Everyone knows what happens to water when it boils -- everyone, that is, except computers. Modeling the transformation process of matter moving from one phase to another, such as from liquid to gas, has been all but impossible near the critical point. This is due to the increasingly complex way molecules behave as they approach the change from one phase to another. Researchers at the University of Rochester, however, have now created a mathematical model that will allow scientists to simulate and understand phase changes, which could have an impact on everything from decaffeinating coffee to improving fuel cell efficiency in automobiles of the future. The findings have been published in Physical Review Letters.
"This problem has baffled scientists for decades," says Yonathan Shapir, professor of physics and chemical engineering at the University of Rochester, and co-author of the paper. "This is the first time a computer program could simulate a phase transition because the computers would always bog down at what's known as the 'critical slowdown.' We figured out a way to perform a kind of end-run around that critical point slowdown and the results allow us to calculate certain critical point properties for the first time."
"Critical slowdown" is a phenomenon that happens as matter moves from one phase to another near the critical point. As molecules in a gas, for instance, are cooled, they lose some of their motion, but are still moving around and bumping into each other. As the temperature drops to where the gas will change into a liquid, the molecules' motion becomes correlated, or connected, across larger and larger distances. That correlation is a bit like deciding where to go to dinner—quick and easy with two people, but takes forever for a group of 20 to take action. The broadening correlation dramatically increases the time it takes for the gas to reach an overall equilibrium, and that directly leads to an increase in computing time required, approaching infinity and bogging down as the gas crosses the point of phase change.
To illustrate the effect, imagine a perfectly pure and still lake. If you drop a pebble into this lake, its ripples would spread outward, dissipating until the lake had returned to a calm equilibrium again. But, if you were to take this impossibly perfect lake just barely above the critical point and drop your pebble, the ripples would remain as ripples much longer—likely bouncing off the distant shores. This imaginary lake would take seemingly forever to return to its calm equilibrium again.
The research team of Shapir, Eldred Chimowitz, professor in the Department of Chemical Engineering, and physics graduate student Subhranil De created a novel approach to tackle the phase-change process. They devised a computational model consisting of two separate reservoirs of fluid at equilibrium and near the critical point threshold. One reservoir was slightly more pressurized than its neighbor. The reservoirs were opened to each other and the pressure difference caused the fluids to mix. The team let the simulation run until the entire system reached thermodynamic equilibrium. By watching the rate that equilibrium returned, the team was able to calculate the behavior at the critical point. Their simulation findings match predictions and experimental results, including very precise measurements performed in microgravity on the Space Shuttle.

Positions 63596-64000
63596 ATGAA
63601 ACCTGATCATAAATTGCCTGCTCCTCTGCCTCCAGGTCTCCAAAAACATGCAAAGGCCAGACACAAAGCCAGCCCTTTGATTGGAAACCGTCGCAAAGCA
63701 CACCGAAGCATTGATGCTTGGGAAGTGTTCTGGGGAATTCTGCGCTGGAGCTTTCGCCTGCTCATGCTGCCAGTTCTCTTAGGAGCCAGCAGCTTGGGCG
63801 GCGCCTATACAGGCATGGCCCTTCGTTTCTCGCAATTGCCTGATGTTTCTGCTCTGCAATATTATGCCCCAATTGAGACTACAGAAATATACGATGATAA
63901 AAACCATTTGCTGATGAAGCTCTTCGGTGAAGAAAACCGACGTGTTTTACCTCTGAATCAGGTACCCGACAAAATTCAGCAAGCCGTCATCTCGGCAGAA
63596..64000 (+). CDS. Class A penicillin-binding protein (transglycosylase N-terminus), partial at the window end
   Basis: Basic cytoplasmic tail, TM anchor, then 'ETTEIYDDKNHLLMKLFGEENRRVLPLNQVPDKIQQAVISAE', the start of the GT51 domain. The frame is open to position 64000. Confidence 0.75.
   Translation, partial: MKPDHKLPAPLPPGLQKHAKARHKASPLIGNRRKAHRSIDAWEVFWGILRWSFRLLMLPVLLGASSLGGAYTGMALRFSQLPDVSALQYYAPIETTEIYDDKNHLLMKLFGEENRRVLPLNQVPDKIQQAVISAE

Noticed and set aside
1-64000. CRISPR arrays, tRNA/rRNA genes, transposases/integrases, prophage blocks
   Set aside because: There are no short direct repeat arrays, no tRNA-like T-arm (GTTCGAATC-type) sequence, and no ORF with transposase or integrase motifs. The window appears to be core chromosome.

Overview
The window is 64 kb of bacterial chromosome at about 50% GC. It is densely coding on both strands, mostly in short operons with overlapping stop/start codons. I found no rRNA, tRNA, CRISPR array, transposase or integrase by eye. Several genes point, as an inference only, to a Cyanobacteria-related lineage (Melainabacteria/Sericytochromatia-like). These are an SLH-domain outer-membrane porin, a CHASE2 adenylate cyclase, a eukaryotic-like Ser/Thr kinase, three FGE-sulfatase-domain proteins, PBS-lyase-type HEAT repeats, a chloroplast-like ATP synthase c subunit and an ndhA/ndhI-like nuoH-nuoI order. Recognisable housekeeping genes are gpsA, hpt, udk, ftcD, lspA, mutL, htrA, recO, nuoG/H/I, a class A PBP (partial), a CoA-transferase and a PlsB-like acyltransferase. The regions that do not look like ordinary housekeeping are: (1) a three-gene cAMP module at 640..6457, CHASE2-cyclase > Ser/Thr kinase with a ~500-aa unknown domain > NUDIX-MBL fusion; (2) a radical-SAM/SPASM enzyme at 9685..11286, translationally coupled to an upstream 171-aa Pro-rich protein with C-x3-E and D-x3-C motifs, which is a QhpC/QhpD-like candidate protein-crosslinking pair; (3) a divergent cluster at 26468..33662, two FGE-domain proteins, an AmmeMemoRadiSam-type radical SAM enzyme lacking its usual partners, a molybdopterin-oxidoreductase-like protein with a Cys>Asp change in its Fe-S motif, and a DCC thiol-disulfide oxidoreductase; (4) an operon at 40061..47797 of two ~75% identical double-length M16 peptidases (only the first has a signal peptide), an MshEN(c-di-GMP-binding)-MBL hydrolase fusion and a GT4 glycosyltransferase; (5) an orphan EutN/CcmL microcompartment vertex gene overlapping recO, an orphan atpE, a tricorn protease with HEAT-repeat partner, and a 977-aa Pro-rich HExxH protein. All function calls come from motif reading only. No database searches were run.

"In principle, it's a difficult calculation," says Chimowitz. "Fluid systems require a different class of models than the common lattice models used by researchers who have studied dynamic critical behavior. These different classes give rise to different dynamic critical exponents and we found them, for the first time, in real fluid systems."
The best known examples of phase changes are perhaps water to ice and water to steam. Phase changes of many different physical types occur, however, such as the separation of a liquid mixture to its components, which should also abide by the Rochester team's results.
The team's simulation approach will likely be used by industry in a variety of ways, not the least of which will be to derive more power from a fuel cell. Since fuel cells rely on the transportation of protons through a membrane separating two electrodes, Shapir and Chimowitz believe it should be possible to use their work to find the most efficient configurations for a fuel cell. Other applications, such as removing the caffeine from coffee, work in a similar way and will likely also benefit.
Chimowitz also has just published a much-praised book about the subject, called Introduction to Critical Phenomena in Fluids from Oxford University Press. The book has been nominated for the Association of American Publishers' Award for Excellence in Professional and Scholarly Publishing.
This research was funded by a grant from the National Science Foundation.